As the name implies, “starting materials” are considered the first substance used in the production of an active pharmaceutical ingredient (API), which means they need to be produced in accordance with good manufacturing practice (GMP) standards.
However, while the terms are clear, the problem according to the European Medicines Agency (EMA) is that drugmakers and regulators often disagree on what constitutes a starting material as a result of flexibility built into ICH Q11 guidelines.
The EMA made the comments in a concept paper issued earlier this month that it said is designed to make clear what information drugmakers need to provide to justify use of a particular starting material.
Key topics covered in the concept paper include the production of APIs using complex, custom-made starting materials which, while allowing manufacturers to shorten synthesis routes, increase risk according to the Agency.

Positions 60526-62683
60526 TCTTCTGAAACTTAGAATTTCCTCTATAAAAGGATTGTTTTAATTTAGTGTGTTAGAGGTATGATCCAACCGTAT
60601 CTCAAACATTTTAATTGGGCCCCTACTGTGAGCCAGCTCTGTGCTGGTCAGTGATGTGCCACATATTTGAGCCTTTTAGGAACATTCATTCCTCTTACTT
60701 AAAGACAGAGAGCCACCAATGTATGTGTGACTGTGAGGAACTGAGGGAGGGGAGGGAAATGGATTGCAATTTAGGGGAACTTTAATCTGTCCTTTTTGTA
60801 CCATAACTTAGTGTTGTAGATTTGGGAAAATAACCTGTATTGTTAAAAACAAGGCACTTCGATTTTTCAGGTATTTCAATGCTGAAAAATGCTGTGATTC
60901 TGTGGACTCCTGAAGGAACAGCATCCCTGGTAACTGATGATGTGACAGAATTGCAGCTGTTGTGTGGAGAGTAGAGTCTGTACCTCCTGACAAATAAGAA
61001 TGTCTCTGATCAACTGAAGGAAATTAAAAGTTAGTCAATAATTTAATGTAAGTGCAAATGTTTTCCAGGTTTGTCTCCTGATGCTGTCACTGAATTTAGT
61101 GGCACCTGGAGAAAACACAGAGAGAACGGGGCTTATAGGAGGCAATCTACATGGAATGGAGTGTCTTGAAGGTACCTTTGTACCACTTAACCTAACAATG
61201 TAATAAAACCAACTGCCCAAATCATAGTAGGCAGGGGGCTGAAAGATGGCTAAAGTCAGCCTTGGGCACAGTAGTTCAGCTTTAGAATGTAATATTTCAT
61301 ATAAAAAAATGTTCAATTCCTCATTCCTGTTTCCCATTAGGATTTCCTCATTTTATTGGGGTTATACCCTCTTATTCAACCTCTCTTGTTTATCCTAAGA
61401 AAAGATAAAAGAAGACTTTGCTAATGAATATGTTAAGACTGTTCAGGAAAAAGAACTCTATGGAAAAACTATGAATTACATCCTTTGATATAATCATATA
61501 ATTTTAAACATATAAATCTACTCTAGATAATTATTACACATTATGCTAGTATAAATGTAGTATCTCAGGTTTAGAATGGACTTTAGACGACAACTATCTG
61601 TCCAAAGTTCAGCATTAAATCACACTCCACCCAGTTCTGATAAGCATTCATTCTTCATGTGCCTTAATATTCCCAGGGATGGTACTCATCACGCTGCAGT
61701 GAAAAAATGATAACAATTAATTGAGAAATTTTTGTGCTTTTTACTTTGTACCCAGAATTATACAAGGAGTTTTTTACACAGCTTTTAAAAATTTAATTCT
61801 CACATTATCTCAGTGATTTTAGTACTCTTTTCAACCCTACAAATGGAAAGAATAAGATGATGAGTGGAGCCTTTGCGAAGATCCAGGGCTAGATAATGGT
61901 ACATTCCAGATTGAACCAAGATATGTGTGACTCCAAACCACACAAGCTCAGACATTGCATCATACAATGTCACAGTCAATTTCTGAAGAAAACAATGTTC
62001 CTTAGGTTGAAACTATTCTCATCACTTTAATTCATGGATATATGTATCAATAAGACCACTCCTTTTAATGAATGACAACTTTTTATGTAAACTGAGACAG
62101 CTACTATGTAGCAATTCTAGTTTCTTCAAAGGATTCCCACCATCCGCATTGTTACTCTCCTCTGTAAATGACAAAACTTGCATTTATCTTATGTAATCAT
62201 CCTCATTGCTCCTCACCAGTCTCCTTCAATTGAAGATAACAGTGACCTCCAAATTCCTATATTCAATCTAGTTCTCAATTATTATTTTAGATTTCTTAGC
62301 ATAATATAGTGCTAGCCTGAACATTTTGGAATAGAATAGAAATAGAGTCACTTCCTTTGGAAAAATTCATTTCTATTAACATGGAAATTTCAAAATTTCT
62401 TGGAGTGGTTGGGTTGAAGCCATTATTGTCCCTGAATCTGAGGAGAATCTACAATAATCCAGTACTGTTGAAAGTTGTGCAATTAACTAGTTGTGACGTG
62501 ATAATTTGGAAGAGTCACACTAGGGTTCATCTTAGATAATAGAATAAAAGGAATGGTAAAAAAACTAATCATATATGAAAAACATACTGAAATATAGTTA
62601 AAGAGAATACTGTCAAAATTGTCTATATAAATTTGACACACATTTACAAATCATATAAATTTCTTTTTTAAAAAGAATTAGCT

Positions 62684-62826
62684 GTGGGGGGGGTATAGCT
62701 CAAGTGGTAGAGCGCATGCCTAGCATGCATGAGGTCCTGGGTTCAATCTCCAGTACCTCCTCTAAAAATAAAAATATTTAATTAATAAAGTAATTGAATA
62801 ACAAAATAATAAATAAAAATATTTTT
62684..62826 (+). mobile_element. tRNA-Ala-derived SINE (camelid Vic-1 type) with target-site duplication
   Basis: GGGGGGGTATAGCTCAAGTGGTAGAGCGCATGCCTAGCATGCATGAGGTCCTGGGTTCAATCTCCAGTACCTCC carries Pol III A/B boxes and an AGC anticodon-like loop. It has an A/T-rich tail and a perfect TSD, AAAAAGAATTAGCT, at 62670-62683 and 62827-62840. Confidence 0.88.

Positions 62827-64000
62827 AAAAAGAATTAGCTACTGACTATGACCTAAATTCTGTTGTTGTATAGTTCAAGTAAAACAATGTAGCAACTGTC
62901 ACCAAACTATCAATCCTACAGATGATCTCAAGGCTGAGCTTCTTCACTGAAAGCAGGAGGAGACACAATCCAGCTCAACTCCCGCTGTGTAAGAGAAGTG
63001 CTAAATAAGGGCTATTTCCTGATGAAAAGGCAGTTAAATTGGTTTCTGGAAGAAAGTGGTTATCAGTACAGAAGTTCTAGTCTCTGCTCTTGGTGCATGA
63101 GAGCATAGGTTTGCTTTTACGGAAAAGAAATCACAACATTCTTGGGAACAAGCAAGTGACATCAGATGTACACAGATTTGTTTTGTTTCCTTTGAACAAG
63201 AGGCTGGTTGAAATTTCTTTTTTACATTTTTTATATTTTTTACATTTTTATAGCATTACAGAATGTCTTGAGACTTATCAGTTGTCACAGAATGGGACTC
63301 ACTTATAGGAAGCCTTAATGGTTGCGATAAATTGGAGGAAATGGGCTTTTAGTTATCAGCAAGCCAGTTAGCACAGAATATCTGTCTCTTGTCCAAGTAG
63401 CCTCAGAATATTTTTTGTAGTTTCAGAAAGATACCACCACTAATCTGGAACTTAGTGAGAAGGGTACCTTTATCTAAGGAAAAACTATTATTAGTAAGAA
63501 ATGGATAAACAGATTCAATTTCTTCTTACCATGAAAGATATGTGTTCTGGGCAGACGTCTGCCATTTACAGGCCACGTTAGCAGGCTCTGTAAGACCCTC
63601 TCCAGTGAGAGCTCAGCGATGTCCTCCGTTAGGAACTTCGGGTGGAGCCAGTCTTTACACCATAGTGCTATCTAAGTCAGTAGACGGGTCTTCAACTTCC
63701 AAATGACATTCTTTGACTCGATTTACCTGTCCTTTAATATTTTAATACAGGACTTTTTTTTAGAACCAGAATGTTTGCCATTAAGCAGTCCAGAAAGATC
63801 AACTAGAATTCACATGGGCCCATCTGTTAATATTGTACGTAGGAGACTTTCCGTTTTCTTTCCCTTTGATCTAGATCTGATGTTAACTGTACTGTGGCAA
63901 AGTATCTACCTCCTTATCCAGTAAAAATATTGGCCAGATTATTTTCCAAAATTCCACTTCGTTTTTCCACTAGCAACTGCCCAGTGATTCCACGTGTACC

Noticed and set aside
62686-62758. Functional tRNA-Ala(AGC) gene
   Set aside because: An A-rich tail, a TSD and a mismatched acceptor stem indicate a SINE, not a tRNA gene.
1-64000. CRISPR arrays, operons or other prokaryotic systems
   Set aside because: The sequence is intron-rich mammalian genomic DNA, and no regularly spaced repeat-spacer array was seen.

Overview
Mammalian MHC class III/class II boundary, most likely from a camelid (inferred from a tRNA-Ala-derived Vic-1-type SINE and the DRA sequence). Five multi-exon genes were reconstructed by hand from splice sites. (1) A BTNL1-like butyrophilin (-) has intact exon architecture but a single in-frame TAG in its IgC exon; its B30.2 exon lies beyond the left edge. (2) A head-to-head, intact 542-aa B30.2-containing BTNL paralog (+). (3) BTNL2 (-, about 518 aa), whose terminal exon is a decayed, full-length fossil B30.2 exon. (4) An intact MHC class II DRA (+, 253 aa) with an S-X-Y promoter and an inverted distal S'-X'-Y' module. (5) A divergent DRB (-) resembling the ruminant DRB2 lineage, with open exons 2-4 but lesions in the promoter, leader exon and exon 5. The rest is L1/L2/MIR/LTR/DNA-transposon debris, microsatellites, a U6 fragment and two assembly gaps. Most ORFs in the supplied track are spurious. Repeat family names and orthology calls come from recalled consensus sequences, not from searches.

“The use of external sources for any steps in a manufacturing process may lead to a higher degree of risk to quality of the active substance than would be expected were the full manufacturing process to be carried out by the applicant or a single active substance manufacturer alone.”
The EMA also tries to address Active Substance Master Files (ASMF), explaining that data submitted to justify selection of a starting material “is often insufficient to allow adequate assessment of suitability.”
The EMA has had the most experience of ICH Q11 of all the major global regulatory bodies.
The London, UK-headquartered organisation adopted the scheme shortly after its release in May 2012, six months ahead of the US Food and Drug Administration (FDA). Japan’s Ministry of Health, Labor and Welfare (MHLW) followed suit in July this year.